Me: *internally swearing* Hmm? Oh yes, it’s very cute.

Aand… she accepted that, and has forgotten all about it.

 

And of course, as far as adult presents go… it’s all about books for me. I buy lots for others, carefully chosen (I get all bewildered with friends who don’t love fantasy novels, but I do like one or two non-fantasy books a year so that’s handy). It’s tradition in my family to read a book before giving it to someone, and then give a kind of review as part of the gift. “This is so deliciously eccentric; you’ll love it” “Watch out! It’s a 4-book series and the cliffhanger at the end of Book 3 will drive you nuts” etc. Great tradition.

I get quite stressed nowadays when I receive physical books, because I vastly prefer reading on my kindle (it’s easier on my wrists and neck). So that’s awkward. But they’re still books, and books are always good.

Between Chris and I, Christmas is an excuse to buy something way more expensive than we’d normally buy for ourselves. Chris is getting ug boots (he likes ‘proper’ ones, and wears them constantly around the house), and I’ve already ordered and received a made-to-order corset from Gallery Serpentine (they make high-quality corsets and are the go-to shop for Canberrans despite the fact they’re based in Sydney).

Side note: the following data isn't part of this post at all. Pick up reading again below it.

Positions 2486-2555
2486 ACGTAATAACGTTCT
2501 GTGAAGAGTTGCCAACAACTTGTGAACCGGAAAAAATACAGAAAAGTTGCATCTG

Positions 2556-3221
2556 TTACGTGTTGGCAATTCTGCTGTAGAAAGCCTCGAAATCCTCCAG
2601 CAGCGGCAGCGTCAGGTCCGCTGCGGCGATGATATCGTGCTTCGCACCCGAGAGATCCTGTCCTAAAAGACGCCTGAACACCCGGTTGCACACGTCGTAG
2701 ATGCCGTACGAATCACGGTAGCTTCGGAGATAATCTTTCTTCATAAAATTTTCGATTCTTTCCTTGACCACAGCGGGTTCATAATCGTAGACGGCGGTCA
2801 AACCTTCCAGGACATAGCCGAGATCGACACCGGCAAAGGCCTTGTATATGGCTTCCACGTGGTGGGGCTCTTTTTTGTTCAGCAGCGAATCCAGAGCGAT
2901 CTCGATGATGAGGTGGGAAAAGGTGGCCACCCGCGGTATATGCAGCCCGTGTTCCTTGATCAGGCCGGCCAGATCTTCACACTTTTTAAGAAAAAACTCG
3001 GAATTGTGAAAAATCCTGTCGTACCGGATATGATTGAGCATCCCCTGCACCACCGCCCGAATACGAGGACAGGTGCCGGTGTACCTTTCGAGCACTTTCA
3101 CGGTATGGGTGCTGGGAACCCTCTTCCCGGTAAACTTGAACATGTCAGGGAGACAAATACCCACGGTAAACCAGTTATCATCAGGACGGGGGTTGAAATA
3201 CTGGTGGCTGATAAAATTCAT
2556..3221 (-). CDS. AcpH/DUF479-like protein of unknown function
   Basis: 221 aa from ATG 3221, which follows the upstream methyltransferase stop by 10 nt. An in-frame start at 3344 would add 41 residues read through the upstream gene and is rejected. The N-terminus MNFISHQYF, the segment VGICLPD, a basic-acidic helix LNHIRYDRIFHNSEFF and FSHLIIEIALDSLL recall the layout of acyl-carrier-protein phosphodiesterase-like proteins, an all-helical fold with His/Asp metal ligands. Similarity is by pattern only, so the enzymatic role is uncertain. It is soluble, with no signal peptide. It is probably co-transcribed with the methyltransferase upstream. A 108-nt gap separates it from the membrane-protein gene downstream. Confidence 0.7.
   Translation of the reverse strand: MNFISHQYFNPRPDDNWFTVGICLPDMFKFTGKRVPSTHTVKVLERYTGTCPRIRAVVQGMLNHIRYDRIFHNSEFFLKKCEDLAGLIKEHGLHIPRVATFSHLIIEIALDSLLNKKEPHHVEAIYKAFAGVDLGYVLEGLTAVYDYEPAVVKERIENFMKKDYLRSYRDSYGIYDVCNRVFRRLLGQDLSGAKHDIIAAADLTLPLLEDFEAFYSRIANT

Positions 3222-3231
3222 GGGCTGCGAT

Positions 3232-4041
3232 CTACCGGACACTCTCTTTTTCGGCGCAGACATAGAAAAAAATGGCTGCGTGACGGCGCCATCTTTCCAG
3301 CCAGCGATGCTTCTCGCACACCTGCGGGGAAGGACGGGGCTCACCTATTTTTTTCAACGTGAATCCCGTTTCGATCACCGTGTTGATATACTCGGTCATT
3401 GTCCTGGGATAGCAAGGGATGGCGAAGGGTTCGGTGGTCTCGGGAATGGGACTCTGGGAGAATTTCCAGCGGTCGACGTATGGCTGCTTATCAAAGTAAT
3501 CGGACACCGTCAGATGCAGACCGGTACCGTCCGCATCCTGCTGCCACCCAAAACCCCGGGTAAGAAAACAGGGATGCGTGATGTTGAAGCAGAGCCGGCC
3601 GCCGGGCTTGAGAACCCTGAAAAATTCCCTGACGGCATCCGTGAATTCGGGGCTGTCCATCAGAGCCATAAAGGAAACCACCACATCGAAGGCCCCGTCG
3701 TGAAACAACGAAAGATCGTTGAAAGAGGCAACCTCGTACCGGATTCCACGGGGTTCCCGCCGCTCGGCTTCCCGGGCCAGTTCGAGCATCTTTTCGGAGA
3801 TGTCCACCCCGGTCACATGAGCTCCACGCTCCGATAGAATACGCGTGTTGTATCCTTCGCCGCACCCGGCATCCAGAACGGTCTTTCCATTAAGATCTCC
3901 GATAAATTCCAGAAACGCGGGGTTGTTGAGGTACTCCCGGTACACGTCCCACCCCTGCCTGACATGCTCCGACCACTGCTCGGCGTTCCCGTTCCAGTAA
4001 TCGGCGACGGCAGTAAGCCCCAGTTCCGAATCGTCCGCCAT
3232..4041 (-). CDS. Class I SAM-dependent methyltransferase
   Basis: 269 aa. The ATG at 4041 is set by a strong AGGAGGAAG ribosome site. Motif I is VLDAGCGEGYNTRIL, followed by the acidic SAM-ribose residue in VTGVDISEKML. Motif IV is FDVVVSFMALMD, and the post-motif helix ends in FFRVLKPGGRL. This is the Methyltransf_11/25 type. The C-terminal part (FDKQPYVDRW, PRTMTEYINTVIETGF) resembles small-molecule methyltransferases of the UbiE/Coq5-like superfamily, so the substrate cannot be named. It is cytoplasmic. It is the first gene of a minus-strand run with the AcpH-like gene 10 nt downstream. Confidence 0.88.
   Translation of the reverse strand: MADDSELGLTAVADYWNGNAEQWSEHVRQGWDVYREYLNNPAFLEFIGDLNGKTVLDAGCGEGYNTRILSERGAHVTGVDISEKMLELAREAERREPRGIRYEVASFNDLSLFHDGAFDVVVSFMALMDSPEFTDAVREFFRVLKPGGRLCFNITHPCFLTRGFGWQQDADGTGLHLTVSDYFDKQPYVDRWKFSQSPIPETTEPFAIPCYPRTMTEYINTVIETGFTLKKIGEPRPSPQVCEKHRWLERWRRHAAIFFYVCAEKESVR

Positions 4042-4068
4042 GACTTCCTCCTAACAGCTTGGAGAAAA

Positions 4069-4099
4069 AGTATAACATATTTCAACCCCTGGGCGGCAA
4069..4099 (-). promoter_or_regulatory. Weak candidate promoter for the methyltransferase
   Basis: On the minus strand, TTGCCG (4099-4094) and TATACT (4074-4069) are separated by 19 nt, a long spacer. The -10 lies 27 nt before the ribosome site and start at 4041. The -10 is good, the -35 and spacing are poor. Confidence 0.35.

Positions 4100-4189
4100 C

Screen Shot 2018-12-24 at 11.33.38 AM

For many years, when I was living on very little (there were times when I didn’t have enough to eat three meals a day), Christmas was all about tricking people into buying necessities for me, like clothes or a secondhand microwave. My finances revolved around Christmas, and I’d carefully think about what I needed most, that could appear to be a fun and frivolous gift. There are definitely others out there going through the same thing. If you know your friends are super pov, a gift of shoes can make a big difference (obviously you have to figure out where they’d like to buy shoes from, and give them a voucher). Or a gift basket of food (either sensible or silly; both are expensive). Or something they can regift to someone else, because of course gift-giving is very hard when you’re too poor to afford anything much.

Christmas, commercialism, and the sheer push-and-pull of STUFF are all inextricably bound together. It’s worth thinking about what you really want, and what you really want to give.

Leave a Reply